– Ergonomic design, comfortable to hold.

Can You Use Vaseline For The Tattoo Stencil?

Yes! You can use Vaseline for tattoo stencils, but it’s not the best option for a temporary tattoo. This can be attributed to some issues.

Vaseline is a petroleum-based product that can clog pores and create a barrier on the skin. This can prevent the stencil ink from adhering properly, resulting in a blurred or incomplete stencil.

Additionally, the petroleum jelly in Vaseline can make the skin slippery, making it difficult for the artist to work with and potentially leading to mistakes during the tattooing process.

Another issue with using Vaseline for stencil transfer is that it can introduce bacteria or other contaminants onto the skin, increasing the risk of infection.

Vaseline is not a sterile product, and it can be difficult to completely remove any residue left on the skin after the stencil is applied.

However, Vaseline is commonly used as temporary tattoo ink, particularly by those with sensitive skin.

If you have tried other products with your stencil and have had an adverse reaction to the inks, opting for Vaseline for your next stencil might be a good option.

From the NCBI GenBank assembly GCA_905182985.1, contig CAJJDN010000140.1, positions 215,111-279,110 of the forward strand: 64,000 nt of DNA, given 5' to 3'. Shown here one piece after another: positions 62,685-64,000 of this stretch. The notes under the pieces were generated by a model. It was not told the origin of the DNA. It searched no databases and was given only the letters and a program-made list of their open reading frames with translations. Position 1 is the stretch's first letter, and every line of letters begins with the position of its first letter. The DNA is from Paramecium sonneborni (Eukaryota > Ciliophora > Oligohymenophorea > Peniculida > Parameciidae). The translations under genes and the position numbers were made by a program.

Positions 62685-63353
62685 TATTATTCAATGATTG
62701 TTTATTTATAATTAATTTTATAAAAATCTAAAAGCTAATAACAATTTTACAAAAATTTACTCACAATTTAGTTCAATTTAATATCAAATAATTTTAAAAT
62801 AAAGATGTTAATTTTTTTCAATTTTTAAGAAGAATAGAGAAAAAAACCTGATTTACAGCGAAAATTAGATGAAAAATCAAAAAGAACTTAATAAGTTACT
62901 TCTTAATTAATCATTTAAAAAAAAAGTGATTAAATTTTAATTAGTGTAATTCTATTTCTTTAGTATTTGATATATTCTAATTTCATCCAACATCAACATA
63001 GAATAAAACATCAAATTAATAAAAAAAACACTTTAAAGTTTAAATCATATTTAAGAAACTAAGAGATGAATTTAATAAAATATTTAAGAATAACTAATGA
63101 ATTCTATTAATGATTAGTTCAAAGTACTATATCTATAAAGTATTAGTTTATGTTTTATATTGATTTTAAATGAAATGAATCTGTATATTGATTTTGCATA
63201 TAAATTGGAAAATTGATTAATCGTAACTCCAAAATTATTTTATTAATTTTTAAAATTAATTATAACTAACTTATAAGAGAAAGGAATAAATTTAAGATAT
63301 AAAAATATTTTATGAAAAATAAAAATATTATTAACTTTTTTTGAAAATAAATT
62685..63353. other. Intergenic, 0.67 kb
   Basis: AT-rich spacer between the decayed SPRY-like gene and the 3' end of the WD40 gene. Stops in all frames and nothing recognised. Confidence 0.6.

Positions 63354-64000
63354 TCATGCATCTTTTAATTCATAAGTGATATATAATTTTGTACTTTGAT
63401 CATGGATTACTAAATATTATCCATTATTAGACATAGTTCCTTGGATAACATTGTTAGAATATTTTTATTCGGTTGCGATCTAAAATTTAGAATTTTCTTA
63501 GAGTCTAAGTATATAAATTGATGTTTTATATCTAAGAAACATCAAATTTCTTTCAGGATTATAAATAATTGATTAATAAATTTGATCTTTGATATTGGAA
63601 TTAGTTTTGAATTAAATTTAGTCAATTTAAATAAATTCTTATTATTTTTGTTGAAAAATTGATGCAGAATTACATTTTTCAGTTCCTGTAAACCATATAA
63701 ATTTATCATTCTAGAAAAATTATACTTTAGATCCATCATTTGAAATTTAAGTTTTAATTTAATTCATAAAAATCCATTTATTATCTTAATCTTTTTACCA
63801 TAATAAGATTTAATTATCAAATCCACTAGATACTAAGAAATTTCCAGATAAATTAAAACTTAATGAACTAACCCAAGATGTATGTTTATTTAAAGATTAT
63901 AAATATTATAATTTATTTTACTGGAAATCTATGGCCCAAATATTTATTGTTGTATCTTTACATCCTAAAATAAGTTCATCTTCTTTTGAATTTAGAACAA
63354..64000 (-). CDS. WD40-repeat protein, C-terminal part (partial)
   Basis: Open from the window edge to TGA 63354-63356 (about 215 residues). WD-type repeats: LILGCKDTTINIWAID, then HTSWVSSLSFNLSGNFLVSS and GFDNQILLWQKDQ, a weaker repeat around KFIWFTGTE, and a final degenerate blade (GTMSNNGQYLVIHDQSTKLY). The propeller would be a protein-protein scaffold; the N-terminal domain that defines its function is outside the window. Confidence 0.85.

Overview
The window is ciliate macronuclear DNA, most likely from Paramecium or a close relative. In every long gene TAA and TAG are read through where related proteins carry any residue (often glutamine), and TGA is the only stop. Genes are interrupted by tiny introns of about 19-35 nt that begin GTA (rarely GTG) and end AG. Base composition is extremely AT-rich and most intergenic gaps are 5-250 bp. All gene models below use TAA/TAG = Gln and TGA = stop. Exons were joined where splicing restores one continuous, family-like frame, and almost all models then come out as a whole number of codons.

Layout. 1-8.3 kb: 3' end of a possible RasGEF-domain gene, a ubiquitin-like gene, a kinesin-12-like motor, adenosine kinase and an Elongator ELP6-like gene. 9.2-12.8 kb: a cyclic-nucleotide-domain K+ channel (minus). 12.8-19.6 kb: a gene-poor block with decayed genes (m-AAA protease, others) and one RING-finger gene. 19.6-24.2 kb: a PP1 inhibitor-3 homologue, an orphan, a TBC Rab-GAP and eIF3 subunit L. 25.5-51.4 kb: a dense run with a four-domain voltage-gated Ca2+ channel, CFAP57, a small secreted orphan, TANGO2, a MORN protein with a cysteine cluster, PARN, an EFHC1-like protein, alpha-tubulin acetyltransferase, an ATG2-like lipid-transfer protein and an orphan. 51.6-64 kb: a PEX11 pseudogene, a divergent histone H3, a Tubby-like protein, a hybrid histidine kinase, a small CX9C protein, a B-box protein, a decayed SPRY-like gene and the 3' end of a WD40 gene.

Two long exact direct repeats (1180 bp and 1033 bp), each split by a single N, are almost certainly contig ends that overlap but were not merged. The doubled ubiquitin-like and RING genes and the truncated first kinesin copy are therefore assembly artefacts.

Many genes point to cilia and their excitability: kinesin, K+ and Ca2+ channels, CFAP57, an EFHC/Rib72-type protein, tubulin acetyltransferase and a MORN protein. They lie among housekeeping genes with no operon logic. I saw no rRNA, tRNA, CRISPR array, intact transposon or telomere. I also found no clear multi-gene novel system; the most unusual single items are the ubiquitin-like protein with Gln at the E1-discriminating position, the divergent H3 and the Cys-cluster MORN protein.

This will give you a great idea of how well the stencil transfers from paper to skin and whether you want it as a permanent part of your body art.

Can You Use A Pen Instead Of A Stencil Tattoo?

You can use a pen to create a temporary tattoo instead of a stencil. However, remember that the ink from a pen is not designed for use on the skin and may lead to irritation or allergic reactions in some individuals.

Using safe and non-toxic materials when creating any temporary tattoo is always best.

FactorUsing a penUsing a stencil
PrecisionLimited control may result in uneven lines.Provides a precise outline.
DurabilityMay fade quickly or smudgeLasts longer and stays in place
SafetyRisk of infection due to unsterilized pen.Sterilized equipment used for stencil application reduces infection risk.